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There are many books on screenwriting that claim to have all the answers. Unfortunately, quite often the more aspiring writers read, the more confused they become as they encounter contradictory statements, incomplete perspectives, and methods that fail to do more than scratch the surface. Screenwriting Down to the Atoms was written to end all the confusion. It picks up where the best leave off and makes up for where the rest fall short by looking closer and digging deeper to reveal the true principles beneath great cinematic stories. No confusion. No contradictions. Atoms provides a light in the dark to give a full, simple, and truly effective understanding of the craft.
Screenwriting Down to the Atoms takes the basics far beyond the basics. It begins by putting the entire field under the microscope to challenge, and often refute, ideas writers have been taught to assume for decades. It then builds a simple, systematic approach clear enough for any writer to understand and put directly into use. Readers will discover storytelling's "golden key" – an elegantly-simple structure that forms the basis of all other structures. They will learn how to satisfy viewers by meeting the responsibilities of the “storyteller-audience relationship.” They will understand how to creatively control story information to give a narrative the greatest dramatic impact. Most writers toil for years to learn these principles. With Atoms, you can have this knowledge from the very start.
Whether you are working on your fifteenth screenplay or your first, Screenwriting Down to the Atoms gives indispensable knowledge found in no other source. Atoms is screencraft for the 21st century. The next generation of guides for the next generation of writers.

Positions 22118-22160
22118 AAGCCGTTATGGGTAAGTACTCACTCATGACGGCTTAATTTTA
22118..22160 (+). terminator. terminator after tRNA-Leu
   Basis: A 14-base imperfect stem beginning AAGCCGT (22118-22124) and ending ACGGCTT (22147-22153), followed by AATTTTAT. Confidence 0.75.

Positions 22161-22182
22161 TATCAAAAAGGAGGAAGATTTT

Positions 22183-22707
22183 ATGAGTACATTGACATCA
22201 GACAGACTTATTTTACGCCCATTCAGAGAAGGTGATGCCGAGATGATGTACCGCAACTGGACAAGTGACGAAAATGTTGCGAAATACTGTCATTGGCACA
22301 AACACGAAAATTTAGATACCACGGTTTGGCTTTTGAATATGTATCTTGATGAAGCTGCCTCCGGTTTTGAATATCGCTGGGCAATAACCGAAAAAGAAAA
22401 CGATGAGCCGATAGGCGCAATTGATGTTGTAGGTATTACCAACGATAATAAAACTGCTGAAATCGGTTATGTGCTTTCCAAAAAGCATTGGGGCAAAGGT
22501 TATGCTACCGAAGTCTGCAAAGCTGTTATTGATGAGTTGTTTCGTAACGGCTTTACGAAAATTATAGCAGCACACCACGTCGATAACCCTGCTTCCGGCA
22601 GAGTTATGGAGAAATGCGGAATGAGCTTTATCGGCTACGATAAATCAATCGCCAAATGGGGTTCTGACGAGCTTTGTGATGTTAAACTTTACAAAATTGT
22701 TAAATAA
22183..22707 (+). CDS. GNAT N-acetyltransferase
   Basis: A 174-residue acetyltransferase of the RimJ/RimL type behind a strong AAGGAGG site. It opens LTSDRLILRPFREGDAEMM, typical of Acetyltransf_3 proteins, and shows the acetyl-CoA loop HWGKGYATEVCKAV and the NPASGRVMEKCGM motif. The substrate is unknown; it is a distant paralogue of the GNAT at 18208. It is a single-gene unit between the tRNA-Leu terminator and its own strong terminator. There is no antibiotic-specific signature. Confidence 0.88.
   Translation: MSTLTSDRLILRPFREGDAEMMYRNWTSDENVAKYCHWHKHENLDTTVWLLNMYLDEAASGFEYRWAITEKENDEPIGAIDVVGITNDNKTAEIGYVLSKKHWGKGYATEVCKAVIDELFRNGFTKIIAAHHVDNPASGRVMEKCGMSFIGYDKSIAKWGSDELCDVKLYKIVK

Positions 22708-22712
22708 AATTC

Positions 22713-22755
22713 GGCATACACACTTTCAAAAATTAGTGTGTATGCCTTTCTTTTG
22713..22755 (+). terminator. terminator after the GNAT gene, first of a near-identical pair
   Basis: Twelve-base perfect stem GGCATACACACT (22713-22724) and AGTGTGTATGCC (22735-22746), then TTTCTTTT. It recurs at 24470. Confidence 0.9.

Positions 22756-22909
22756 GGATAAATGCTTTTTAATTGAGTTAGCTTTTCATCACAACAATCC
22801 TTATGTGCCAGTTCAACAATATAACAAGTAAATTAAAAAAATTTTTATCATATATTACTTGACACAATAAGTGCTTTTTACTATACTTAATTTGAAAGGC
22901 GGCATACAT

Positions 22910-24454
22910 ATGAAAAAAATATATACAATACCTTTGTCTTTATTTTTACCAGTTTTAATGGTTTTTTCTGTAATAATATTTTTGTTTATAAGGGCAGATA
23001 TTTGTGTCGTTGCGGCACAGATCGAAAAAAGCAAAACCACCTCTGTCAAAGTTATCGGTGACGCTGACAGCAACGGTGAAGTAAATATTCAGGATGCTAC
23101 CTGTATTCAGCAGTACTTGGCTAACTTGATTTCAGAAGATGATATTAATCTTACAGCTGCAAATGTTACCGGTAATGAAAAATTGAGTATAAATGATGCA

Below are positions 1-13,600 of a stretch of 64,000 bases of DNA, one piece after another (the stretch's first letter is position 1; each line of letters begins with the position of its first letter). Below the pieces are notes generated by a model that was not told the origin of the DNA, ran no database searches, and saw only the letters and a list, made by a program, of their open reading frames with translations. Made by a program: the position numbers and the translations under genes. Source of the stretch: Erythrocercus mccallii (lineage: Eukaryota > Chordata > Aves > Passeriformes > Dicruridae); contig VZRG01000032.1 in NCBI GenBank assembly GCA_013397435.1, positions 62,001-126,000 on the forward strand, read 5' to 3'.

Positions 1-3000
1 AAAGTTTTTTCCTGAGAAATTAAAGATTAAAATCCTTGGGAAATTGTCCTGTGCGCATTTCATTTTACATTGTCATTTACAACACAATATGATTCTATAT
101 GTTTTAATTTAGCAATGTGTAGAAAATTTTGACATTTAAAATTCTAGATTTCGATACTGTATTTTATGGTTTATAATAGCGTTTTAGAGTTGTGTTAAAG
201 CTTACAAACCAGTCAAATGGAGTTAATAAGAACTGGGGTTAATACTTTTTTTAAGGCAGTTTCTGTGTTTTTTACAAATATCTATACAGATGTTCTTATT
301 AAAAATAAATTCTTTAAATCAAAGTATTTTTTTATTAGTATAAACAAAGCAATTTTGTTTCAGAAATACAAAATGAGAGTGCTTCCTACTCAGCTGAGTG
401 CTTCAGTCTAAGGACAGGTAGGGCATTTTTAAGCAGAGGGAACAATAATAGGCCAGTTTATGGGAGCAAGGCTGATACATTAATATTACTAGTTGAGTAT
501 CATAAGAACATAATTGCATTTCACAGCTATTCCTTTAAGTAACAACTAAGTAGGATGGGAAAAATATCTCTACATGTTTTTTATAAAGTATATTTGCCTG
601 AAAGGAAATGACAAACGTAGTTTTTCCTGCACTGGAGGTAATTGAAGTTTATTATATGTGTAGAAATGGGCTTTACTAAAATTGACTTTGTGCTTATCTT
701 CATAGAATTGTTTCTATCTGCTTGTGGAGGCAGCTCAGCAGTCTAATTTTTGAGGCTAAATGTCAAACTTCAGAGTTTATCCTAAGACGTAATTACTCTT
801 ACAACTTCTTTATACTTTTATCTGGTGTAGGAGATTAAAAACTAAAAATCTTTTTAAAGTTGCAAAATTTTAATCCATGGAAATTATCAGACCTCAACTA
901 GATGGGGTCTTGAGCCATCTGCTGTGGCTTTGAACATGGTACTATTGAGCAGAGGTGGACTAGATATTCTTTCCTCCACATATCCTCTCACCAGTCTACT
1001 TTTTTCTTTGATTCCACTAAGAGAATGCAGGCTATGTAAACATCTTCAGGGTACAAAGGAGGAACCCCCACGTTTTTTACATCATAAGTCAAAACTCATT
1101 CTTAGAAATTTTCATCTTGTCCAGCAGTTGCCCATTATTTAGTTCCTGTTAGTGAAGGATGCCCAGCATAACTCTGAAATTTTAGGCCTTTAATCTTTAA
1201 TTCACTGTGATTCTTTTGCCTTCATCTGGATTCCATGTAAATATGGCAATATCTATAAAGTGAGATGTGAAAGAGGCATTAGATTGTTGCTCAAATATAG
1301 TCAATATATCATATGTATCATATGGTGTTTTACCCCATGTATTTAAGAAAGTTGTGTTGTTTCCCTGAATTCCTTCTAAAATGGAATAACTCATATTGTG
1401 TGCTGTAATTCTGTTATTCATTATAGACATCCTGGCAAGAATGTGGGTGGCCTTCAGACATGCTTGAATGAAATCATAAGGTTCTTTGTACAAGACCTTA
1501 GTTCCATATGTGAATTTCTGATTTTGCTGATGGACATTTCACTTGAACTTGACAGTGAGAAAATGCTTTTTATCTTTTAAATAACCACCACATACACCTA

I have purchased and devoured this book and the first volume of Michael Welles Schock’s Screenwriting and the Unified Theory of Narrative, vol. I, and in the course of writing my review for the latter I was privileged to extol the worth of both. I do not feel that there is enough to say about their value as texts for study on the subject. This book is the best how-to book on screenwriting I have personally encountered. I am sure that I will read and reread it and its companion for the remainder of the time left for me to stay involved in the subject. It affords what its title promises. It is the most detailed and intensive assay of what is required of a writer to compose a great script that I have studied both as a student and independently.
Hands Down, the most useful book on the "craft" .
12 people found this helpful.
on March 25, 2013
By Chris Roberts
This is the “meat and potatoes” of telling a cinematic story. Too many books try to convince you that there is some magic formula or roadmap you can follow to writing a screenplay. This formula approach baits the screenwriter with the premise of a “get-rich-quick” method that rarely ends with a well told story. This is not one of those books. In order to write a screenplay, the writer must know what constitutes a “Story” (in cinematic terms)and more importantly to whom the the story is written. The author delves into what makes a story “work” by explaining what goes on “behind the curtain” in a well told film. By explaining what happens under the surface, you’ll understand the fundamentals of storytelling (in film), from the ground up. Of the 50 or more books I have read on screenwriting, most of them try to give you the sequence or structure and expect you to fill in the blanks. If you understand how an audience “watches” a film and what is absolutely required to keep them “watching”, the structure and sequence will take care of itself in your telling of the story. No other book will open your eyes to the one fact that the audience is king. I suspect, over time, this book will be a “Must Read” for every screenwriting course offered and personally I couldn’t give it a higher recommendation.